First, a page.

Piazza and Lee realised that a fundamental property of all muscles could be responsible for the sprinters’ unexpectedly short Achilles’ tendon translations. He explains that muscles that contract quickly cannot generate much force, giving runners with a long moment arm a weak push off despite their increased mechanical advantage. However, muscles that contract slowly produce much greater forces that overcome the mechanical disadvantage of a short heel lever, giving sprinters with a short heel lever a powerful push off.

Testing his theory with a mathematical model of a sprinter’s body, it was clear that the extra force generated by the calf muscle as it pulled the short heel lever would provide sprinters with the additional acceleration required to get ahead in the first few strides. And when the duo compared other physical characteristics between the sprinters and non-athletes, they noticed that the sprinters’ toes were almost 1 cm longer than those of the non-sprinters. Not only could the sprinter generate more force while accelerating, but their longer toes allowed them to remain in contact with the ground longer during each stride, giving them longer to push against the surface and out perform slower sprinters.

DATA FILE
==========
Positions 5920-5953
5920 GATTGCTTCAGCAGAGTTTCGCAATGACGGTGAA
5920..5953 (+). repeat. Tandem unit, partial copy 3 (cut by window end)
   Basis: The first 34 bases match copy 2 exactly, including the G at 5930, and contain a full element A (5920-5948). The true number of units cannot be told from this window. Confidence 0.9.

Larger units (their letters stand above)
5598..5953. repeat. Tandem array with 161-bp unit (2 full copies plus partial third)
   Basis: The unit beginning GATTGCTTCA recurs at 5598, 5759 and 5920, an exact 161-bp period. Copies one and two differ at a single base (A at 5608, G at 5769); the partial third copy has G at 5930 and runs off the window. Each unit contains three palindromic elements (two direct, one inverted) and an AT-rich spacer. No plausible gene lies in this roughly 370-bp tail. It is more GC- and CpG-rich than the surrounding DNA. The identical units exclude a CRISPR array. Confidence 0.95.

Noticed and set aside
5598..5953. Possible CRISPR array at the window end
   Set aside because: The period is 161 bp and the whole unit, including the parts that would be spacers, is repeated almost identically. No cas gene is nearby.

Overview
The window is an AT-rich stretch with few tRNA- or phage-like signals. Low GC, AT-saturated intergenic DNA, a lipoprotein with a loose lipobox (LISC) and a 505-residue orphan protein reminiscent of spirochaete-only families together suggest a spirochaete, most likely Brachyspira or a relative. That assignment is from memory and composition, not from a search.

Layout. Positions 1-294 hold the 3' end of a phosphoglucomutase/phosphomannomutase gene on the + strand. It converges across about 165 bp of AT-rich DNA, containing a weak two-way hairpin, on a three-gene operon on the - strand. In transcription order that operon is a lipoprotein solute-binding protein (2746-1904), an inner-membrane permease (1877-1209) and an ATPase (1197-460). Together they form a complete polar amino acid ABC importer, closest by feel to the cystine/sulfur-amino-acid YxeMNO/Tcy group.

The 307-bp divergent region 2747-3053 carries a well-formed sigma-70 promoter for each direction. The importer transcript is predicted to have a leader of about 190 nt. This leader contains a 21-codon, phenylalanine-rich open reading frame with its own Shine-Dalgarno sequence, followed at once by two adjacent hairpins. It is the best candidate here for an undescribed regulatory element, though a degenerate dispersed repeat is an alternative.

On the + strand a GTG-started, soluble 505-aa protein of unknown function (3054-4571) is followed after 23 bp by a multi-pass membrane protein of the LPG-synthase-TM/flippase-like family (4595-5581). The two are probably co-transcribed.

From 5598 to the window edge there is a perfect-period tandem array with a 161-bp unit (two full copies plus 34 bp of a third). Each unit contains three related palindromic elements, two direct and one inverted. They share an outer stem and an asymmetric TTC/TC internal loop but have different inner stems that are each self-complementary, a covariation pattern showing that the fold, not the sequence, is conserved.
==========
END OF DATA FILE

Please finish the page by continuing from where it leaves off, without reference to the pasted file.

Lee, S. S. M. and Piazza, S. J. (2009). Built for speed: musculoskeletal structure and sprinting ability. J. Exp. Biol. 212,3700 -3707.[Abstract/Free Full Text]

What do others think about this statement? I personally don’t think it’s true at all. There are a lot of lower level sprinters (and even some non-sprinters) whose first few steps are very fast. In my opinion, top speed is by far the most important factor determining the outcome of a race. I thus think that any biomechanical abnormalities found in sprinters should first and foremost be interpreted within the context of maxV.

One of the researchers is at my university, and I have never met this person or even heard of her research until now. Gives you an idea of how much practical research she did for this project.

Isn’t the basis of the theory that’s written about in the Kathryn Knight paper that you need to have foot structure which promotes longer ground contact times? Wouldn’t that make you run slower?


I am sure these people would say something along these lines;

  1. It’s very early days for the findings reported in the paper. Even if the shapes of athletes’ feet determine their sprinting capability, they are a long way from being able to predict anything on the basis of foot geometry.

  2. There are many, many factors that determine sprinting performance besides foot and ankle mechanics, and it is not clear what the importance of foot mechanics is relative to those other factors.

As scientists, I am sure they will conduct further research over the years to come. However, it is surely a move forward in one way or another. I personally would always encourage people to conduct all sorts of testing but would judge each research on its own merit. These findings, I am sure, could be interpreted by some as very accurate, while others would be dismissive. It is all relative and depends on an individual, as we are all different.